ANATOMY OF TSUNAMIS:
1960 CHILE EARTHQUAKE
Yohko Igarashi1, Masahiro Yamamoto2, Laura Kong3
1. ITIC; now with Japan Meteorological Agency
2. IOC/UNESCO, France
3. ITIC, UNESCO/IOC-NOAA, USA
Enhancing understanding towards the
development of Tsunami Warning Systems
• Various wave forms from Local/Regional/Tele and
• NTWC need how to interpret tsunami record.
• NTWC need to recognize other non-tsunami signals.
• Many NTWCs are newly establishing; many new staffs
do not have any experience on tsunami.
==> Educational materials
• To build a learning database, IOC and ITIC have
compiled tsunami records.
• The compilation is intended to provide;
1. an interpreted reference on historical destructive
2. timelines of actions and reactions of NTWC.
1960 Chilean Earthquake with Mw9.5 on May 22
• Terrible tsunami. Hit Chilean coasts 15 minutes
(max run-up: 25m), Hawaiian Is. 15 hours, then
Japan 22.5 hours.
• 1,655 people were killed in Chile. 61 in Hawaii,
142 in Japan, 32 in Philippines.
• US NTWC in 1948 and Japan NTWC in 1952.
However, NO international preparedness.
• JMA did not have experience for Tele-tsunami.
• Pacific Tsunami Warning System was
established in 1965.
• Important: to learn from the past tsunami.
End to End System (Warning to Preparedness)
Timeline of 22 May 1960, Chilean Tsunami
Tsunami propagation maps
Manually created (JMA) TTT software (NOAA)
Stations in the Anatomy
(TTT: 49 min, Max run-up 25 m)
Long Beach and San Francisco
(many small boats damaged due to the strong current)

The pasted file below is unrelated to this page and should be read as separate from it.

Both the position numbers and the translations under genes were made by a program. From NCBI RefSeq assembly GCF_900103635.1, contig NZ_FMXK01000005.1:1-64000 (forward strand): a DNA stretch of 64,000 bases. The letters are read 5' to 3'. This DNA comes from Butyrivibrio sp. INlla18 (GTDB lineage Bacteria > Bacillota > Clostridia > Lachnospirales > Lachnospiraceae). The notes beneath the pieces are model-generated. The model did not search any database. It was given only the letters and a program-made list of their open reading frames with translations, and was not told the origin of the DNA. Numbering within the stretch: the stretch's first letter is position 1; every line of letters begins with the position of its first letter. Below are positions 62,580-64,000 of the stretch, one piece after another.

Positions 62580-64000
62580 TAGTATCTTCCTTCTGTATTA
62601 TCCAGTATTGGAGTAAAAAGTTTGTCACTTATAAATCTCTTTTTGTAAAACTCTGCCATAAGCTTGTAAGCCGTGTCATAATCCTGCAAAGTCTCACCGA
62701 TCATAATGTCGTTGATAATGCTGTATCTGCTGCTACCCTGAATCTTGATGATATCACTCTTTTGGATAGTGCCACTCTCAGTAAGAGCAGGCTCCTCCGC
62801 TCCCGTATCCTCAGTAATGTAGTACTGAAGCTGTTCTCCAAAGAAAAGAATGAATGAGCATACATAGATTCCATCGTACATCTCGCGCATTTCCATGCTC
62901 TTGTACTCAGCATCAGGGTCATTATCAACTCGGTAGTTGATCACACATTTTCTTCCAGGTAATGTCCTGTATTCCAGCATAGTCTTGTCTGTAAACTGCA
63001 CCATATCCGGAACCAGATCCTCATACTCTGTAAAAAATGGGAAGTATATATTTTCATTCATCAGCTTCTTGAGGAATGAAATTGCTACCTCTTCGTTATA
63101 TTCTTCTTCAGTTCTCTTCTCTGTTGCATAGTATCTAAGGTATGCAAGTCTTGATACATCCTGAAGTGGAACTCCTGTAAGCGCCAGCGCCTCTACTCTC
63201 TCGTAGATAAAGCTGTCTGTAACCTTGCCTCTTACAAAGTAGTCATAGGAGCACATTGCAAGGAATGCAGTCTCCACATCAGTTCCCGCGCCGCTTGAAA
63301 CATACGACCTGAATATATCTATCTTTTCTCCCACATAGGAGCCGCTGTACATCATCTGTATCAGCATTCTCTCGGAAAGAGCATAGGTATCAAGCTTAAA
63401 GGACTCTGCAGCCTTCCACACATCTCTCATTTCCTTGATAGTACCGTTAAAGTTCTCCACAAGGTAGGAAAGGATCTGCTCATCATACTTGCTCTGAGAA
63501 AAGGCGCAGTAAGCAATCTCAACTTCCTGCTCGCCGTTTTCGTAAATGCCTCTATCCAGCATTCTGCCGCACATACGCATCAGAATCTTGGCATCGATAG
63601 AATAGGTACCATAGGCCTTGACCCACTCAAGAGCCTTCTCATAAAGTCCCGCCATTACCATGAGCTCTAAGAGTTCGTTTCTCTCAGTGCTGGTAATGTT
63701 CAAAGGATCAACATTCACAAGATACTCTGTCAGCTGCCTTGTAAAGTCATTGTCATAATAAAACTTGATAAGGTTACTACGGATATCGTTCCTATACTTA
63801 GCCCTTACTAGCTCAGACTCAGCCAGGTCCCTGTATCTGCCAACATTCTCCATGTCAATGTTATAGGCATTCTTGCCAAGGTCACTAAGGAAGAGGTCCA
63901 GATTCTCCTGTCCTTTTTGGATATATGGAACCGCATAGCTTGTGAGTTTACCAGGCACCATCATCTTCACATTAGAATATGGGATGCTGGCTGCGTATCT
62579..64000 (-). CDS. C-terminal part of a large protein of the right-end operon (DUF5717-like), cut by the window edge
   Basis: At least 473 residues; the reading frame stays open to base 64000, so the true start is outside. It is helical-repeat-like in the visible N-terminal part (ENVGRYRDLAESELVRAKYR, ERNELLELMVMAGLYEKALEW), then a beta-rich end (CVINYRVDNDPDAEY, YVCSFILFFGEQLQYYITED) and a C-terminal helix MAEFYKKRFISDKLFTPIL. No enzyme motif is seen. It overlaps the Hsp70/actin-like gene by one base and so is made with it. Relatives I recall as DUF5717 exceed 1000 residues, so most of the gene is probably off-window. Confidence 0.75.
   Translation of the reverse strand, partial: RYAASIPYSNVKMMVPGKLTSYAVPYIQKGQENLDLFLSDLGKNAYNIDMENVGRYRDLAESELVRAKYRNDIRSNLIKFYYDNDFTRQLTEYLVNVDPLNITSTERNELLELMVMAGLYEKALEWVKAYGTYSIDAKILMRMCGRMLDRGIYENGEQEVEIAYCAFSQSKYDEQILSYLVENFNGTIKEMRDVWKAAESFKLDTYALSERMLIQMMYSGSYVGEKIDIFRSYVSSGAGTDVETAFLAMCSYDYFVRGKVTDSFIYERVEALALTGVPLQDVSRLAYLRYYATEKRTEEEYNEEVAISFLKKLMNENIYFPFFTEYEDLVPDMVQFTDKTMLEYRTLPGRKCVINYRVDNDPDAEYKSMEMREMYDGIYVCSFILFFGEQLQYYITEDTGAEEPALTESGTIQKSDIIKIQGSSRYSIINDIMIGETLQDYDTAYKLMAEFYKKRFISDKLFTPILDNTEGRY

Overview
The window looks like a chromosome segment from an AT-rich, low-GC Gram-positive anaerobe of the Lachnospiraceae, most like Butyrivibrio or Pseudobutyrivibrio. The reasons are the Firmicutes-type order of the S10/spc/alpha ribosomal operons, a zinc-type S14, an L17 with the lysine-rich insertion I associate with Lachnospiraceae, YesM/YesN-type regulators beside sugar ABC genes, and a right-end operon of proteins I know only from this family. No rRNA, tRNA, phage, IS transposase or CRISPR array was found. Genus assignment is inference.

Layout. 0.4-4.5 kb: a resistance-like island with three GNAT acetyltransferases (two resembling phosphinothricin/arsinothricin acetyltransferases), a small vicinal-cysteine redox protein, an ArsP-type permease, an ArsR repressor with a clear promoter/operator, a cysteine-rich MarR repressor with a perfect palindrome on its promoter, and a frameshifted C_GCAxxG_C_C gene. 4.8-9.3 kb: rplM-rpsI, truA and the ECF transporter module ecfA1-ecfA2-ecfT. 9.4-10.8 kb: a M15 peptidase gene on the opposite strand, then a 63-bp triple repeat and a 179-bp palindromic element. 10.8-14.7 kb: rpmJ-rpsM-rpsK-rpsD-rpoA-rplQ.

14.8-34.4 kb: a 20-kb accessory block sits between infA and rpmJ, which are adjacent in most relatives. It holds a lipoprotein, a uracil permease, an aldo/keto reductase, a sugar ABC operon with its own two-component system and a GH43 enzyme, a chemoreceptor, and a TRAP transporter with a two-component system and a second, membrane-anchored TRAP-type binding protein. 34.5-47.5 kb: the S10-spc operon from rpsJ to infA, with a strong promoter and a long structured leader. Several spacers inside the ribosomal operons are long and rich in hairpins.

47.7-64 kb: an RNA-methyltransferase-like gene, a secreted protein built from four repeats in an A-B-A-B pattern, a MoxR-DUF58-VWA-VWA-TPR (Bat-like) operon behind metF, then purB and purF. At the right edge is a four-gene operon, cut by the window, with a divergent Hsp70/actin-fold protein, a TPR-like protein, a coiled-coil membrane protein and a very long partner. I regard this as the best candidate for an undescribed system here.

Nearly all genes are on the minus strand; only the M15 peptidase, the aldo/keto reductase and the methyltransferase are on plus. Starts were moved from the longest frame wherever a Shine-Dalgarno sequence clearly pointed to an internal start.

Hilo, Hawaii (TTT:14:50 Max in Hilo: over 10m )
Honolulu, Hawaii (35 min after Hilo)
Johnston Island and Christmas Island
Hondagua and Legaspi, Phillipines
Hong Kong (TTT: 27:37)
Eden, S of Australia
(TTT: 17:11 p-p: over 1.5m)
Hanasaki and Kushiro, Japan (TTT: 21:30)
Hachinohe, Japan (p-p: over 3 m)
Miyako, Japan (TTT: 8 min after Hanasaki)
Onahama, Japan (TTT: 30 min after Hanasaki)
Kushimoto, Japan (TTT: 31 min after Hanasaki)
Tosashimizu, Japan (TTT: 57 min after Hanasaki)
Lessons learned from this
• A tsunami warning system for local,
regional and far-field tsunami.
• International cooperation on information is
required for such far events.
• Discuss and study well to exchange more
precise and adequate information in
• To enhance the knowledge on tsunami
• End to End tsunami warning system
Intergovernmental Coordination Group
Pacific Indian Ocean Carribbean Mediterranean
PTWS IOTWS CARIBE NEAM
1965/2005 2005 2005 2005
Risk Assessment Seismic Detection system Hazard Assessment
Detection/Warning Sea level Hazard Assessment Seismic
Awareness Risk Assessment Communication Sea level
Modelling Preparedness Public Awareness
Central America Interoperability
SE Pacific Mitigation
S China Sea
>60 stations reporting continuously Feb 09
June 22, 2009 25th Session IOC-UNESCO Assembly 24
on Post Tsunami Survey
• Many NTWCs are under establishing
• Need to develop common, harmonized and
standardized survey procedure
• Comprehensive survey from all aspects
• Advanced methods; GPS, GIS, Satellite etc
Revision of Post-Tsunami Field Guide
(IOC Manuals and Guides 37, 1998 UNESCO)
Bridge between Research and Operational